Despite all your diligence and creativity, after a while sheltering in place cannot be sustained. You must get out, go somewhere, anywhere. The walls are closing in. I do not want to burden my adult children with such thoughts, but if you are lucky you may be awakened by a 9 am cellphone call.
“You’ve got ten minutes. Get dressed. We’re going to look for waterfalls.”
My daughter, Katie, and her children live next door. Ten minutes after that phone call, Empress Beatrica Anna, 4, and the Can Man, 1, are buckled in and off we go, babbling and gaping at a springtime world. The nearest falls worthy of the name are Granite Falls east of Everett.
A mere 20 minutes in and the kiddos are fast asleep as we babble on. Then I notice them, bright among dark conifers: the wild cherry trees. I do not remember seeing so many. Unglamorous, wild choke cherry, Prunus virginiana, are bushy little runts rarely more than 30 feet high and living about that many years. Delicate white bloom clusters cover the tree after leaf shoots appear, imparting a pastel green or yellow cast to the display.
Under leaden skies, I remember being frightened by them: part of the claustrophobic press of vernal riot. Unaware of pollen allergies until adulthood, I found spring was for me a time of sickness. But held in hand, the little flowers begged love. As the name “choke” suggests, the little fruits are barely palatable. Unripe red, they make a beautiful dye but constrict the mouth cartoonishly. Ripe black ones suggest sweetness. Some make jam and even wine from them. In bloom, Prunus exudes a menacing vegetal aroma some describe as aphrodisiacal. (A five year-old would not.)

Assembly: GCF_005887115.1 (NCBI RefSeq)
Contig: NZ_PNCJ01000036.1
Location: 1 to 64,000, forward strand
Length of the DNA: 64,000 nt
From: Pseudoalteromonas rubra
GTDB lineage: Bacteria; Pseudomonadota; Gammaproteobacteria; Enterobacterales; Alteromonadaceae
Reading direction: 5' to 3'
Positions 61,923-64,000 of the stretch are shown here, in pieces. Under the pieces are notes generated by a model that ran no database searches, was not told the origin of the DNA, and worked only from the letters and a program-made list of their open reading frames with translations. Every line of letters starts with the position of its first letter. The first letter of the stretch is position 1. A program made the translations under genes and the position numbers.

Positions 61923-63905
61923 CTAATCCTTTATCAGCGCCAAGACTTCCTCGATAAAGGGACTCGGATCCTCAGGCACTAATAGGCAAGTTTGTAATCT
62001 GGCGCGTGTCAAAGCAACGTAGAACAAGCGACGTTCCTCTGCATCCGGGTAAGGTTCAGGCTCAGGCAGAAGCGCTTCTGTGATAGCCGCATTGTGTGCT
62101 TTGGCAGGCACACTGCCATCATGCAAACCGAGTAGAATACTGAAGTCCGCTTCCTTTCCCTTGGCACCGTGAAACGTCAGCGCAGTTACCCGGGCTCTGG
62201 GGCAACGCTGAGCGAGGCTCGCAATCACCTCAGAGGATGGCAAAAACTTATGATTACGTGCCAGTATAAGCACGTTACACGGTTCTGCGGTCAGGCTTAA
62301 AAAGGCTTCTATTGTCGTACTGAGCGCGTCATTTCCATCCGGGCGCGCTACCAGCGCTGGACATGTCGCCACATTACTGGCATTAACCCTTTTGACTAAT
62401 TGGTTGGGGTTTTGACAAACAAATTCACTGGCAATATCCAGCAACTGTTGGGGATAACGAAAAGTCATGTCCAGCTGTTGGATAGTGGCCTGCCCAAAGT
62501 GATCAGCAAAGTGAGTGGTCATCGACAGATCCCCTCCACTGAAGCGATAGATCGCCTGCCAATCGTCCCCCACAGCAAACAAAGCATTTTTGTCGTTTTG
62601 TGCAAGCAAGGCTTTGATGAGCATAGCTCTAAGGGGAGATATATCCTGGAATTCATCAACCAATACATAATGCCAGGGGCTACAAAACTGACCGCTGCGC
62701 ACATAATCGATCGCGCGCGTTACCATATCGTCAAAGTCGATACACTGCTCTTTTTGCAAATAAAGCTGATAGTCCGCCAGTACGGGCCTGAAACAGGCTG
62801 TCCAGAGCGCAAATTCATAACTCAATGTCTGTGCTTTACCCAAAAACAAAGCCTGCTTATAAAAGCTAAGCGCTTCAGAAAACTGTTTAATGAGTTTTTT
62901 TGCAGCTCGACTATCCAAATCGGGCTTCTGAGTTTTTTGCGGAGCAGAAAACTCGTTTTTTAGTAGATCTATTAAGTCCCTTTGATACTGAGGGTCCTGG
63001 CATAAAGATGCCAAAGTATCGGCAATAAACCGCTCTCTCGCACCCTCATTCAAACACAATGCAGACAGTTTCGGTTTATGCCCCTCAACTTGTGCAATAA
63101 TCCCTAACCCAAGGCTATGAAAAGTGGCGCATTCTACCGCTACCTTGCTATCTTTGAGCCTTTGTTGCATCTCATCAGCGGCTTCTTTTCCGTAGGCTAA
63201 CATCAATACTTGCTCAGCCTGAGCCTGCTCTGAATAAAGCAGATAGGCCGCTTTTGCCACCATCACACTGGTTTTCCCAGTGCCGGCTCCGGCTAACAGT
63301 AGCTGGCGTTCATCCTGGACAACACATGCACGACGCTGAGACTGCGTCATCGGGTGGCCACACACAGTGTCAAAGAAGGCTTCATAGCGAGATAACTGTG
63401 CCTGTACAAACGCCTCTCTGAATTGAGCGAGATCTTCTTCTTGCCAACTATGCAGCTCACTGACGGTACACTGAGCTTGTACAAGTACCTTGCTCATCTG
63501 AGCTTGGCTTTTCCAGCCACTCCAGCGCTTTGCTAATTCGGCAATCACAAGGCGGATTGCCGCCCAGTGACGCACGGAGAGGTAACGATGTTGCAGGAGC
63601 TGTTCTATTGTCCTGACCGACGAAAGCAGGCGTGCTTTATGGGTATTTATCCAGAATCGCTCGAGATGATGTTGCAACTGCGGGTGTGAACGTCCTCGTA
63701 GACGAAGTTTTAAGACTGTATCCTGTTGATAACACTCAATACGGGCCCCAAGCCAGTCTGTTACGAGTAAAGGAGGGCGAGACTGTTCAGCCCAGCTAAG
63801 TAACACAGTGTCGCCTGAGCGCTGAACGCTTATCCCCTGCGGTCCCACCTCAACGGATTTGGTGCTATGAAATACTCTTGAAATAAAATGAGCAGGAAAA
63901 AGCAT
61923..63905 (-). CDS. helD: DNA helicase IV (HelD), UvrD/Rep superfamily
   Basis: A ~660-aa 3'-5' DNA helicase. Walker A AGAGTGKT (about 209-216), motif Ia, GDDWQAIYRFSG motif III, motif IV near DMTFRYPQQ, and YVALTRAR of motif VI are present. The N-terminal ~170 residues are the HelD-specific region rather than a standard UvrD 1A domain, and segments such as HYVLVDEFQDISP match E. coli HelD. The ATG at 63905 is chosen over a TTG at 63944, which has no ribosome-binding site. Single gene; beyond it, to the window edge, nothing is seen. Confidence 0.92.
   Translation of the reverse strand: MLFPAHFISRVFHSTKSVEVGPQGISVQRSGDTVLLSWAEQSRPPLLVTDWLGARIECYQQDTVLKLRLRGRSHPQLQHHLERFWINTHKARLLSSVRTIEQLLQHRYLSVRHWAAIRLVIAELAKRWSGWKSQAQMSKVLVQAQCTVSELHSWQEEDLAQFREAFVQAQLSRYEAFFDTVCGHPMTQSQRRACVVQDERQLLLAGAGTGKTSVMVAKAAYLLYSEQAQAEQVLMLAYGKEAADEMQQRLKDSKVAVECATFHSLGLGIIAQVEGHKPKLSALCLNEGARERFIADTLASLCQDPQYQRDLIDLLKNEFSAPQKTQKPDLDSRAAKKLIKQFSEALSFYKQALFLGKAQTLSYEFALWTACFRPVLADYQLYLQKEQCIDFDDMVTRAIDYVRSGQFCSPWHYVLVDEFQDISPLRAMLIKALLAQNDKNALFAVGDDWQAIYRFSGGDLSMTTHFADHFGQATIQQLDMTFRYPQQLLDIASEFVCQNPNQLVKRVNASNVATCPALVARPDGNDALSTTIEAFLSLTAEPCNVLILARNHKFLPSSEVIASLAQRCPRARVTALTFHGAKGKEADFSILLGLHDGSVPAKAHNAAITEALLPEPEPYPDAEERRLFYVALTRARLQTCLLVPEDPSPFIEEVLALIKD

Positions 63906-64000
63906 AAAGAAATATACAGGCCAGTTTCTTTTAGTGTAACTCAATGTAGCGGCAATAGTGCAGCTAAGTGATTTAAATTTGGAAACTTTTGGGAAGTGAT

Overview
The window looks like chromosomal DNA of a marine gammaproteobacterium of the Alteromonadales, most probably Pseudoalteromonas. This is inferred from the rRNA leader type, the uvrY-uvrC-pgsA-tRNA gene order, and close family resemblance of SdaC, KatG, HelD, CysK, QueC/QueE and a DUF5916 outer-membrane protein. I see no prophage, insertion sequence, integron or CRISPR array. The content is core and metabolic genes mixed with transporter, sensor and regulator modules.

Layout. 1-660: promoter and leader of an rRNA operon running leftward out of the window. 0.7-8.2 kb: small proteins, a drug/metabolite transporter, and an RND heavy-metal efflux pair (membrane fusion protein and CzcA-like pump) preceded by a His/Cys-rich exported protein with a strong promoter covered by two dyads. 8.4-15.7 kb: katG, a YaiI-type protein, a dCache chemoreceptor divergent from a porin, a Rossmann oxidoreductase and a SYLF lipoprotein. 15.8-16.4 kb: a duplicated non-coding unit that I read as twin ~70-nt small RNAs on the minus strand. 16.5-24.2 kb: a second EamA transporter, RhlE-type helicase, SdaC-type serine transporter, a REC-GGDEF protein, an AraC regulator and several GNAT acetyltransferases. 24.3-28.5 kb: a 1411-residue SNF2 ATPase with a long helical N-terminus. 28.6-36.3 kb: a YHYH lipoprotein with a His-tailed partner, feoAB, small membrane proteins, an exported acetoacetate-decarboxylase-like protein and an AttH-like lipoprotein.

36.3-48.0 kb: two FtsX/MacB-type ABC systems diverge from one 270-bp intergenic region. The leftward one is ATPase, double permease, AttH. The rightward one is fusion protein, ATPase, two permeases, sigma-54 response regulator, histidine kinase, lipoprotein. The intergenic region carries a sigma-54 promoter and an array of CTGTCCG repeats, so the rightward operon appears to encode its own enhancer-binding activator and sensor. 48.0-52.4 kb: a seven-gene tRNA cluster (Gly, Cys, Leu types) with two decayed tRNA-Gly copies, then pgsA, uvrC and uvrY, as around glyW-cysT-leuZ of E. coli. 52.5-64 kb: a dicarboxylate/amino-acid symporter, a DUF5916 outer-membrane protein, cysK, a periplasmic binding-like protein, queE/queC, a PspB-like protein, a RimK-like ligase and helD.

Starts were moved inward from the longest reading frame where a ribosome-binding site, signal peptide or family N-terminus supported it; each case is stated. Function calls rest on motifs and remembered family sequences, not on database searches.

Lummi people chewed the bark to help in childbirth. The Quinault made a tea of it “on somewhat the same principle” in enthnobotanist Erna Gunther’s words, for a laxative. Skokomish and Upper Skagits know it as a cold remedy. They also mixed the rotted toxic wood with water to drink as a contraceptive.
The choke cherry’s beautiful bark is its claim to fame. Native people used strips buffed to a gorgeous copper to imbricate designs on baskets. Tough strands fastened harpoon heads to hafts, barbs to fishing spears, and arrowheads to shafts — pine pitch worked into bindings kept them waterproof and strong,
Suckers branching from a trunk often grow straight as musket barrels. If one is cut so that part of the parent trunk remains below the initial sprouting curve, the whole resembles the elegant stock and barrel of a Kentucky rifle. In the 1950s, when Walt Disney’s Davy Crockett captured young imaginations, we made choke cherry copies of Old Betsy six feet long and buffed to look like well-worn iron. A chrome-plated side vent latch handle from a 1940 Dodge Coupe nailed on properly made the perfect flint lock.
An unexpected treasure from the tree can be found where suckers and limbs fall and decay. As the wood disintegrates, the durable bark remains. Carefully buffed and cut, it makes lovely little coppery finger rings. The dying street person who taught me this called them fairy rings.
The choke cherry’s blossoming phase does not last long. In disturbed land or on road margins, their simple beauty disarms and delights. But make haste. As my daughter said, we have only minutes.
My grandmother Ruby, who lived in a town in northwestern Montana that was basically just a wide spot in the road, made jam from choke cherries. When I was a kid, I hated it but I eventually came to love it. The jam had an astringent quality that reminds me of pomegranates or sumac. I haven’t tasted any since she died in 1990. Thanks for reminding me of this.